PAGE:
For EFML, employees are entitled to the number of hours they were normally scheduled to work on each workday of EFML taken. If that number cannot be determined due to an irregular schedule, and the employee has been employed for at least six months, the employer must determine the employee’s average workday hours. This calculation is similar to that for EPSL—but with a key distinction. The EFML average is based on the number of hours the employee was scheduled to work per workday, not calendar day, divided by the number of workdays over the applicable six-month period. Again, the average includes both hours actually worked and hours of leave. To calculate the average daily hours per workday: (1) determine the employee’s hours worked + leave taken in six-month period predating leave; (2) divide that amount of hours by the workdays in the six-month period.
The DOL guidance provides some helpful examples of computing EPSL and EFML entitlement pursuant to the above for employees with irregular schedules.
Note on rounding hours of FFCRA leave (Q&A 84): The guidance also clarifies that employers can generally round the hours of FFCRA leave, so long as they use a consistent rounding principal applicable based on the increments they customarily use to track employees’ hours worked. For example, employers cannot round FFCRA leave to the quarter hour if they customarily round the tenth-of-an-hour. Nor can employers round FFCRA leave for some employees who request it and not others.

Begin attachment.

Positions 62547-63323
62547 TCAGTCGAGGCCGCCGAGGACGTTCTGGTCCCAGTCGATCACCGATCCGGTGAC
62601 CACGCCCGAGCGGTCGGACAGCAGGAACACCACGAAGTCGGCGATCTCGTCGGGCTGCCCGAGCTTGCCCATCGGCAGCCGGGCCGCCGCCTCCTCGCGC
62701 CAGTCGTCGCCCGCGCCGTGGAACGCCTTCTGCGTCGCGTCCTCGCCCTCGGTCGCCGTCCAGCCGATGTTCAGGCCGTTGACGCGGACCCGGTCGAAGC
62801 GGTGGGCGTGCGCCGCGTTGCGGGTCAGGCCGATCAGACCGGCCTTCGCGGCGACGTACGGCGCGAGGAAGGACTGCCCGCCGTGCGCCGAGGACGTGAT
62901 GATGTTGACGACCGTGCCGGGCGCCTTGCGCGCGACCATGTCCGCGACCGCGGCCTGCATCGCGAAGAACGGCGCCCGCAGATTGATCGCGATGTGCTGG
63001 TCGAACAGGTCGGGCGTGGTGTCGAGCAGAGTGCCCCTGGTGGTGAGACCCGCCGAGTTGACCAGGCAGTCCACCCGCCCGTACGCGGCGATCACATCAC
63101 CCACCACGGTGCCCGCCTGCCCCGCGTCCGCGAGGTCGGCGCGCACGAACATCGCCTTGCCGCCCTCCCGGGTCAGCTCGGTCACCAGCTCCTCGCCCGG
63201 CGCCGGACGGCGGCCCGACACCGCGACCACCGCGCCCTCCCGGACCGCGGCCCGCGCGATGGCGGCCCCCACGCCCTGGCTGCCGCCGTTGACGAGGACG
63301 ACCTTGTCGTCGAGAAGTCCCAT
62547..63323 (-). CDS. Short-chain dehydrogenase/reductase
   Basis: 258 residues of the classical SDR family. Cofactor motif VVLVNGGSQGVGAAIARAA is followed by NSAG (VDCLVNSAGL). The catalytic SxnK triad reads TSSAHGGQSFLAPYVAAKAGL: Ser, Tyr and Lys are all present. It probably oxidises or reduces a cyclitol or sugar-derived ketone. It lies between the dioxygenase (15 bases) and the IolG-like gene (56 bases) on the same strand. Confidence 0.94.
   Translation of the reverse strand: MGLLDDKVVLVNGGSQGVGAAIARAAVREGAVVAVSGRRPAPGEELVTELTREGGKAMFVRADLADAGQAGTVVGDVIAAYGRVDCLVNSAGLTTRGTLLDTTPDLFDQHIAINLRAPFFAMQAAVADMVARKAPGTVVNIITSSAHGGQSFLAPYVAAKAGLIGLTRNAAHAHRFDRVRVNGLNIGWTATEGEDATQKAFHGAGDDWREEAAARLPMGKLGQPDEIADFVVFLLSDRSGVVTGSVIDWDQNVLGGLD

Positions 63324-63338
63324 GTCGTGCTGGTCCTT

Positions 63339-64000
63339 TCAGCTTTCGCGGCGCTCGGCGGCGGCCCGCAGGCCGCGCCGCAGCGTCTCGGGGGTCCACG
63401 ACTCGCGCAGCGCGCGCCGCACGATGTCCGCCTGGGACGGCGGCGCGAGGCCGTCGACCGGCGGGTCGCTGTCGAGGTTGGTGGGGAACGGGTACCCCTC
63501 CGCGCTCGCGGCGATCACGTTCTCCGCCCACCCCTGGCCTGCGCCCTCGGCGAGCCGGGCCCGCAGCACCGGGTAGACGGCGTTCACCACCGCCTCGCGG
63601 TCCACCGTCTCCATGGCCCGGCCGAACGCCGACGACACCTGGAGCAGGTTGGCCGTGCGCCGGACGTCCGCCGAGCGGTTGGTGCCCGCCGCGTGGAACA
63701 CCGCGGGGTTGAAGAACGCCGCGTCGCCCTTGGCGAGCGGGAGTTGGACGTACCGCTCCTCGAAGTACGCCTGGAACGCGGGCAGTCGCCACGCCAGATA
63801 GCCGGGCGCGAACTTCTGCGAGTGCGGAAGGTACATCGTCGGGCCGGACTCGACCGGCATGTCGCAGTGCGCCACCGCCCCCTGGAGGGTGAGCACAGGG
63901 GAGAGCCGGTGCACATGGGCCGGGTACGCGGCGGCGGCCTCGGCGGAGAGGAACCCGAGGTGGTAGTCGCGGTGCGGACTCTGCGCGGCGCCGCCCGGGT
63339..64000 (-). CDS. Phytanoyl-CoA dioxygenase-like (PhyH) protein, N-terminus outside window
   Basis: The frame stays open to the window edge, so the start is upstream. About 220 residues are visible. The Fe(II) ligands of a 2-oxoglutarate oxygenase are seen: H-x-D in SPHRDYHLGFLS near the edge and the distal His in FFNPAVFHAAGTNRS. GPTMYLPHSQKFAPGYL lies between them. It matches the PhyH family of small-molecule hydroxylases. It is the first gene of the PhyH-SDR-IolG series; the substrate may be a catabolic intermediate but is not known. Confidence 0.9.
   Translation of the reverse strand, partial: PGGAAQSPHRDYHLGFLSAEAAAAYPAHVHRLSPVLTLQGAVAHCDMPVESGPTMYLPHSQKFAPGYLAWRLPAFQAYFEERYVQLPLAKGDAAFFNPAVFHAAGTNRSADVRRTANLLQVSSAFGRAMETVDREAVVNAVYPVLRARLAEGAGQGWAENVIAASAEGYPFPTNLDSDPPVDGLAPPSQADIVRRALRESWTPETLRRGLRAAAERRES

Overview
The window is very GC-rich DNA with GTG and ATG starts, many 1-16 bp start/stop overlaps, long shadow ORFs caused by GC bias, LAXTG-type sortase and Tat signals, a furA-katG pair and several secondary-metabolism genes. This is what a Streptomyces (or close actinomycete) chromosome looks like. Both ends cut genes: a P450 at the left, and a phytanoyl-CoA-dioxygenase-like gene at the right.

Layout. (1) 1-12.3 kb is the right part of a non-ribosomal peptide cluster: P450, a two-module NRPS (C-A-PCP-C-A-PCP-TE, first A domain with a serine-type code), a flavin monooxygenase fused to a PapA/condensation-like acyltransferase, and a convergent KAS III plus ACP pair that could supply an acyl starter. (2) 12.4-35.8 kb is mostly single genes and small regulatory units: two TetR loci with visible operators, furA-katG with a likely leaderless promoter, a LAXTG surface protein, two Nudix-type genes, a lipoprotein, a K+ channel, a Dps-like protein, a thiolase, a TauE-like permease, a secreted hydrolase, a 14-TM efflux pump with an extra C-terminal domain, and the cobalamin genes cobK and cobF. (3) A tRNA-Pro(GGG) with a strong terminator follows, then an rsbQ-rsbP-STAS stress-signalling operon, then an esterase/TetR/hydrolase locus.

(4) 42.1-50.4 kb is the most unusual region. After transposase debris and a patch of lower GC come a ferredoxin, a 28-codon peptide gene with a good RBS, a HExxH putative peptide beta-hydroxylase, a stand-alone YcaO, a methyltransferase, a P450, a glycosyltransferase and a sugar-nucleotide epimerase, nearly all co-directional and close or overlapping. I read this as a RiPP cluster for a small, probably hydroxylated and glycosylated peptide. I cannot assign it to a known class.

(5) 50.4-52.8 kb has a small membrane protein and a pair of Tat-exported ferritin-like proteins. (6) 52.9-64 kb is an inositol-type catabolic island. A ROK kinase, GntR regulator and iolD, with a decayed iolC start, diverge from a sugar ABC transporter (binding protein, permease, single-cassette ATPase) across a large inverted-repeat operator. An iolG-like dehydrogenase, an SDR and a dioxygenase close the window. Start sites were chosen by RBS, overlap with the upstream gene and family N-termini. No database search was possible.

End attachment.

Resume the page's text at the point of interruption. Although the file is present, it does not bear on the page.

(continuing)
The average regular rate is computed over all full workweeks during the six-month period ending on the first day that paid sick leave or expanded family and medical leave is taken. Note that according to the guidance, employers need not recalculate the average regular rate when employees take FFCRA leave intermittently, or, for example, on separate occasions weeks or months apart. Rather, the DOL instructs employers to calculate an employee’s average regular rate one time, using the six-month period pre-dating the employee’s first use of either EPSL or EFML. (Or, the duration of employment if the employee has not yet been employed six months.) How that calculation is done depends on the employee’s type of compensation arrangement:
As above, the DOL also illustrates calculation of the average regular rate at which FFCRA leave is paid with examples.
The COVID-19 pandemic presents an unprecedented and still-evolving legal landscape for employers. Therefore, the above interpretation is based on Foley & Lardner’s best judgment of available information in a rapidly changing and uncertain environment, and to that end we cannot guarantee that governmental authorities concur with the above. For more information about recommended steps, please contact your Foley relationship partner. For additional web-based resources available to assist you in monitoring the spread of the coronavirus on a global basis, you may wish to visit the CDC and the World Health Organization. Click here for Foley’s Coronavirus Resource Center to stay apprised of relevant developments, insights and resources to support your business during this challenging time. To receive this content directly in your inbox, click here and submit the form.